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glomc00 - The Global Millennium Class
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January 2015

Mohammad Anas Wahaj | 26 jan 2015

Nonprofits are always in need of support through funds, volunteers, materials etc. But if the nonprofit is a small one than the required help is even more. Jacqueline Wilson, founder of PrimeParentsClub.com, provides her opinion on why smaller nonprofits should be the focus of support of individuals and families - (1) Small nonprofits have little or no staff at all. (2) Salaries are super small (or non-existent) at smaller nonprofits. (3) Smaller nonprofits would go out of work without your help. (4) Small nonprofits rely on the kindness of strangers, i.e. anyone who can pitch in for support. (5) Smaller nonprofits aren't on the radar of big company donations. (6) Smaller nonprofits have even smaller marketing budgets. Read on...

Huffington Post: 6 Reasons Small Non-Profits Need Your Family's Help More Than the Bigger Non-Profits
Author: Jacqueline Wilson


Mohammad Anas Wahaj | 24 jan 2015

Apple Inc. is associated with the best designed world-class products. It's a result of extraordinary design process that they apply before their products reach the hands of their customers. Here are few product design lessons from Apple - (1) Quality counts at every stage of product development and customer experience. (2) Embrace change and continuously iterate, evolve and develop new products. (3) Stay ahead and provide new to market technologies within compelling new products people need. (4) Whole widget, meaning owns the primary software technology giving it the flexibility to introduce new solutions and add new features over time. (5) Riding without wheels, meaning the robust, inventive and long design process that takes time to launch new to market product categories. (6) Take risks, embrace failures and learn. Apple understands the value of process innovation in order to maintain its design lead. (7) Thoroughly understand the various elements of the innovations process like use of advanced new materials and technologies etc. (8) Deeply complex but simple to users. Develop products so that they work intuitively. (9) Customers count at every stage. (10) Consistency across every strand of the user experience. Read on...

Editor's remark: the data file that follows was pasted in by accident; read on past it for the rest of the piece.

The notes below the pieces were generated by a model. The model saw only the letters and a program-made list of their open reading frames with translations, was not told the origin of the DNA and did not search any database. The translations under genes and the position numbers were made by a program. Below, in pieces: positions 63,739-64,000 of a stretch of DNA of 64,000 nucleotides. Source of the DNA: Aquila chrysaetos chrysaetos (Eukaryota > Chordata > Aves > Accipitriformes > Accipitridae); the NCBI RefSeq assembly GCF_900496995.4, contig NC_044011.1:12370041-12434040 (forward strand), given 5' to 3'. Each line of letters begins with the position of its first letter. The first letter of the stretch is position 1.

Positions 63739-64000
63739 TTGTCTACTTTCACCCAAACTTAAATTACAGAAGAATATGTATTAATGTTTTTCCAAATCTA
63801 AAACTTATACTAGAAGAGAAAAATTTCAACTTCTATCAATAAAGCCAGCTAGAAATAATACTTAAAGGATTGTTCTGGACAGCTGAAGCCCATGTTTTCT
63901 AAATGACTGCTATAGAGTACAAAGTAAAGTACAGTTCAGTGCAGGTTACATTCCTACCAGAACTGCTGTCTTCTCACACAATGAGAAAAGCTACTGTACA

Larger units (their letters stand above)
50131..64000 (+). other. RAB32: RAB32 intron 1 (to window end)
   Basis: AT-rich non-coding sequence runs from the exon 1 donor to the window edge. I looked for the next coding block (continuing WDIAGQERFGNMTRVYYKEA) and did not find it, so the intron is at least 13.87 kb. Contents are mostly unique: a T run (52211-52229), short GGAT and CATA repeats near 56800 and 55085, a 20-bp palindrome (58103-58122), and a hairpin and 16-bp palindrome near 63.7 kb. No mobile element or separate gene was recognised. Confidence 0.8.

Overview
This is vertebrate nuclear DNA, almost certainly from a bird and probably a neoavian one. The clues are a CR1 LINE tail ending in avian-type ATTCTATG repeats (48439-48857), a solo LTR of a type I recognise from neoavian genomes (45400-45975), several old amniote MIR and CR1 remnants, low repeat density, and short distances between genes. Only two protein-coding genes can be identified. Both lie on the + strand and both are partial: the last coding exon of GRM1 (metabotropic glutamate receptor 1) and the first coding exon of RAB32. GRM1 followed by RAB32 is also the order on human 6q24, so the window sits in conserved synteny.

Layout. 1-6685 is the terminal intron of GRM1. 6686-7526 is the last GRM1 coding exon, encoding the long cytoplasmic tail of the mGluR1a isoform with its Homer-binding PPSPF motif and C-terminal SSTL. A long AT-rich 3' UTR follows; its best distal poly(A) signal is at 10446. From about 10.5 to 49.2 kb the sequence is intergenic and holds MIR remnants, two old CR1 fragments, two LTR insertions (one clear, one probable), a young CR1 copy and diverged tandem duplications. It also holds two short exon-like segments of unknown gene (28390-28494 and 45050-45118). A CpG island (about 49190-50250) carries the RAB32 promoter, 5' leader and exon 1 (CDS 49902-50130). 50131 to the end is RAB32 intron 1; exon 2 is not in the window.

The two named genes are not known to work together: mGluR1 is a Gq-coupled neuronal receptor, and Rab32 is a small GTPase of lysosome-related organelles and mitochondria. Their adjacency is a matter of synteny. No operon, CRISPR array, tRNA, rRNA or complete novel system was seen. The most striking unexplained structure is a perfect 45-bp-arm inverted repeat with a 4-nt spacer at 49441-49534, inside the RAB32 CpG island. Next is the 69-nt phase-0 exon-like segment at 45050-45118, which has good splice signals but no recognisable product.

Computerworld: Apple's top 10 tips for great product design
Author: Jonny Evans


Mohammad Anas Wahaj | 22 jan 2015

Although pharmaceutical industry comprises of well entrenched big corporations with strong R&D investments and there hardly seem to be any room for entrepreneurs with the 'fail fast, fail often' philosophy of startup culture. But Kevin Xu, CEO of MEBO International & Skingenics, argues otherwise and suggests entrepreneurs to still seek opportunities in the drug development industry by looking at right places within the various components of the pharma ecosystem. They should observe and anticipate innovations and emerging technologies. Mr. Xu provides following four specific suggestions for entrepreneurs to find their niche in the drug development world by understanding & developing a relationship within R&D - (1) Look at the supply chain and search for gaps in what's available and what's needed for maximum accuracy and efficiency. (2) Figure out what's in demand and develop the right expertise to develop a niche as an expert consultant. (3) Go to trade shows as they are invaluable resources for both networking and information-gathering. (4) Look at the periphery and find out what is needed in the inside. They can develop specialized tools outside the industry which can be utilized by those working in drug development. Read on...

Entrepreneur: 4 Ways Entrepreneurs Can Break Into the Drug Industry
Author: Kevin Xu